Collins Plays, Conducts Vaughan Williams & Finzi

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VAUGHAN WILLIAMS: Symphony No. 5. FINZI: Clarinet Concerto / Philharmonia Orch.; Michael Collins, cl/cond / Bis SACD-2367

Vaughan Williams’ Fifth Symphony both delighted and puzzled listeners. Essentially melodic and warm, it made a stark contrast to his edgier Fourth. Some welcomed this as a return of the “old” Vaughan Williams while others puzzled over such a melodic work in the midst of the Second World War. But Vaughan Williams had poured himself into a number of relief efforts during the war, including the safe passage of German-Jewish refugees; he saw this symphony as a means of providing some hope and uplifting of spirits during a very dark time. Eventually he would write his even more angst-ridden Sixth Symphony, a powerful piece which is still not played as often as it should be.

My favorite recording of this piece is the one by Sir John Barbirolli with the Hallé Orchestra, but in this new recording conductor Michael Collins makes a strong case for his reading as well. And of course, Bis’ SACD sound is far superior to the old Barbirolli version. The modern-day Philharmonia plays extremely well under his guidance, and despite its generally genial surface Collins manages to bring out the shades of gray and darkness that the composer put into it. I was especially pleased by the bright playing of the horns, something that has deteriorated in recent decades in other orchestras.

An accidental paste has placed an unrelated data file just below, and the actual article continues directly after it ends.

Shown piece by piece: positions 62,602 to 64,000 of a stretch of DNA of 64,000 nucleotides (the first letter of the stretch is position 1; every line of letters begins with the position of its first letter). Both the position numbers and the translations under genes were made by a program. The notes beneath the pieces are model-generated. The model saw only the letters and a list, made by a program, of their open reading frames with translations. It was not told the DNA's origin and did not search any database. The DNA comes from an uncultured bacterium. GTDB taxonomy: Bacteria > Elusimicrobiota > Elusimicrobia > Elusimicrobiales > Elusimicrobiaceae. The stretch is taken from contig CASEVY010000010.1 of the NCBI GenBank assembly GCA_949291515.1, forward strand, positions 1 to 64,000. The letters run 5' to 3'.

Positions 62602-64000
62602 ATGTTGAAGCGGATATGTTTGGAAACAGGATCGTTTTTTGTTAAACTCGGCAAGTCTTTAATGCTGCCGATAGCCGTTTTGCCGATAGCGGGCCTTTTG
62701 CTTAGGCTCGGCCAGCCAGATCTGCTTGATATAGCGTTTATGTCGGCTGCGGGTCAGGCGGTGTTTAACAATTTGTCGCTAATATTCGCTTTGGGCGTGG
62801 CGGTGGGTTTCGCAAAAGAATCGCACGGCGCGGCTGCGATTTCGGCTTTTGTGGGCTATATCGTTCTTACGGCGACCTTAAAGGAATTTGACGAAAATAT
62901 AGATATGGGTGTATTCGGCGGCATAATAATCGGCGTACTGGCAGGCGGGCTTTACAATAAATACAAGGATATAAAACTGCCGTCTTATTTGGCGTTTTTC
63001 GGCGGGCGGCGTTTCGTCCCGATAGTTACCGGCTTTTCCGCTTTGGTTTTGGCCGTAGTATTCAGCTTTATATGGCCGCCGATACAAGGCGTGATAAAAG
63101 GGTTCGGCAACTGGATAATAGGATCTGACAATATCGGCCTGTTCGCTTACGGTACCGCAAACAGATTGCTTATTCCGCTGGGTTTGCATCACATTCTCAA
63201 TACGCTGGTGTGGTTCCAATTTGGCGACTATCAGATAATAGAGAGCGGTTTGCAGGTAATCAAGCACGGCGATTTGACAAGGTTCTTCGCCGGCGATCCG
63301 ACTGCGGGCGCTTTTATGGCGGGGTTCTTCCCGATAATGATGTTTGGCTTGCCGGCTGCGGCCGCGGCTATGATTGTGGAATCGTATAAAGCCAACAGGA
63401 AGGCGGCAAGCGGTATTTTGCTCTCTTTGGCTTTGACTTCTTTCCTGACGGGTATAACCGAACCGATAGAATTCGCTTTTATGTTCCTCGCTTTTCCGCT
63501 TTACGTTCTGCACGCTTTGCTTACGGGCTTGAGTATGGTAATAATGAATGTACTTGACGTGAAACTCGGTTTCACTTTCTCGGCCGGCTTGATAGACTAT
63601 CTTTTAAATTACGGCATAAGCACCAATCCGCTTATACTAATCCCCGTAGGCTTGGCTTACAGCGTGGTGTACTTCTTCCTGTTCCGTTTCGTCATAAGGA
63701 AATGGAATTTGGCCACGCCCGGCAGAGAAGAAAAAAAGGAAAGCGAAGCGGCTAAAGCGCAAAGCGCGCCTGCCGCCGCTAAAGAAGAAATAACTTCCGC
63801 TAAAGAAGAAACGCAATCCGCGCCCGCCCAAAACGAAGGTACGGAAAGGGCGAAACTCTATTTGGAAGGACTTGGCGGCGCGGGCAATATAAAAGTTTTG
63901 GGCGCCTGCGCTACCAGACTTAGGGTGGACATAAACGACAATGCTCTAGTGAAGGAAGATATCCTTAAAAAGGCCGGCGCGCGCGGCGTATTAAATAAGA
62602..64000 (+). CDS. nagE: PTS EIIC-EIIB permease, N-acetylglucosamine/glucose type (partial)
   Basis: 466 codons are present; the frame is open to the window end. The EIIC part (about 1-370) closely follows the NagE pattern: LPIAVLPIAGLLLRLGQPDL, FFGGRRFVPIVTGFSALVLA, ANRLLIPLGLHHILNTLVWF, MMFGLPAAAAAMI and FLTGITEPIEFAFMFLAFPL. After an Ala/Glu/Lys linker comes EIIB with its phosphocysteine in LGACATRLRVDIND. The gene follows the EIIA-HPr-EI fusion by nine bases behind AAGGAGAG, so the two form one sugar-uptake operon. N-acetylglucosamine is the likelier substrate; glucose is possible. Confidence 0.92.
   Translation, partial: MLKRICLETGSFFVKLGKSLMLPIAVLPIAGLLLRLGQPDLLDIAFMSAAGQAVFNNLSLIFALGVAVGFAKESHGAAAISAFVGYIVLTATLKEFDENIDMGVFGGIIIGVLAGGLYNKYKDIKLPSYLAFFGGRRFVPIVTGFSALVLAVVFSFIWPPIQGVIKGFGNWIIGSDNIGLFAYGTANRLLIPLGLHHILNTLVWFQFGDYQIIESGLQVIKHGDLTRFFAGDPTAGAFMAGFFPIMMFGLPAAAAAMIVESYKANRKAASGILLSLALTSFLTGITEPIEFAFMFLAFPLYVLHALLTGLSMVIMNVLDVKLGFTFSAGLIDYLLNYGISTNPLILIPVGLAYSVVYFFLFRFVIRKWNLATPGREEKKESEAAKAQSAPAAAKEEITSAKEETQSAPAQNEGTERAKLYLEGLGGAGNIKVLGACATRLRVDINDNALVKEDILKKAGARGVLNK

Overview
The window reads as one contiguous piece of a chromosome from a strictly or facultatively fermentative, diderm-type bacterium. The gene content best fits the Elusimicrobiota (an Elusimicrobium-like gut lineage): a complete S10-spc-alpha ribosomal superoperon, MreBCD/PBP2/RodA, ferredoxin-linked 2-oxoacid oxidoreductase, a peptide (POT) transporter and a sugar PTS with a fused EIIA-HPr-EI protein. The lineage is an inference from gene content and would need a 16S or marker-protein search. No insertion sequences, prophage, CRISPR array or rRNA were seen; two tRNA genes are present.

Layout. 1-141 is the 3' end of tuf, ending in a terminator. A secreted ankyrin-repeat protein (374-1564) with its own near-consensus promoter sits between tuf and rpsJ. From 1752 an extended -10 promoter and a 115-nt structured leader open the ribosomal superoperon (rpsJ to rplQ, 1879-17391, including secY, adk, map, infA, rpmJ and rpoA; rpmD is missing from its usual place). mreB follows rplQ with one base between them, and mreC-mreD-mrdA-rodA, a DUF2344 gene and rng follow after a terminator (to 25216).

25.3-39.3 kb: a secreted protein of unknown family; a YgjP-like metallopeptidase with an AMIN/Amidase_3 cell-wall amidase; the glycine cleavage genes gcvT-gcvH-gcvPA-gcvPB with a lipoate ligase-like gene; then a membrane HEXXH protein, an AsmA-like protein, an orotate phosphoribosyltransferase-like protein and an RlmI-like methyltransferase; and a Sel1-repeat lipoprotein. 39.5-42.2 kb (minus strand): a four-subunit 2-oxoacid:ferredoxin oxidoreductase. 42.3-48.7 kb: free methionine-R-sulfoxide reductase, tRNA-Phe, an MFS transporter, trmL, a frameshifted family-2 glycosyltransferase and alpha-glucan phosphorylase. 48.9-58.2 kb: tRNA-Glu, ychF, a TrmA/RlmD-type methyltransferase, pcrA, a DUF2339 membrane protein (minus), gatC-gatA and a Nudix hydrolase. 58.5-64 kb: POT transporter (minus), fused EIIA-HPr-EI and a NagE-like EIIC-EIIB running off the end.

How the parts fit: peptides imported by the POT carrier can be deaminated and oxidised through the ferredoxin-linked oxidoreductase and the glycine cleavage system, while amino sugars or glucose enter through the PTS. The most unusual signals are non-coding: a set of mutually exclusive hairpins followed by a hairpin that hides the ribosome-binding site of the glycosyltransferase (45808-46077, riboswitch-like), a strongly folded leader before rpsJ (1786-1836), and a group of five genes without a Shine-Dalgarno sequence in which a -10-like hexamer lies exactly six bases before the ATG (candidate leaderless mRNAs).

Perhaps the most interesting and telling movement in the work is the Scherzo. Despite its brisk tempo, this is clearly not a jolly scherzo but a somewhat dark and muted one. Wind figures leap out of the shadows of the muted strings to play semi-grotesque figures, suggesting an undercurrent of menace within a purportedly happy front. The harmony, too, shifts back and forth between the major and the minor, and there are a surprising number of long-held notes and chords that belie its scherzo-like qualities.

Gerald Finzi’s Clarinet Concerto is a work of contradictions: the lyrical, placid melodic lines, particularly those written for the soloist, contrast with the sharper, more dramatic orchestral scoring. Finzi also moves the harmonic base around a bit, shifting the harmonies underlying the orchestra—but, again, not those underlying the clarinet. Collins has a bright tone, which I liked very much, and his phrasing on this instrument is as smooth and unruffled as that of his conducting.

If I seem a little less than enthusiastic, however, it is because in many spots within both the symphony and the concerto Collins is a bit too smooth for my taste. As slow as Barbirolli’s conducting was, he brought out more edge in the Fifth Symphony than this, but if you are looking for a superb-sounding recording of these scores, look no further.

—© 2020 Lynn René Bayley

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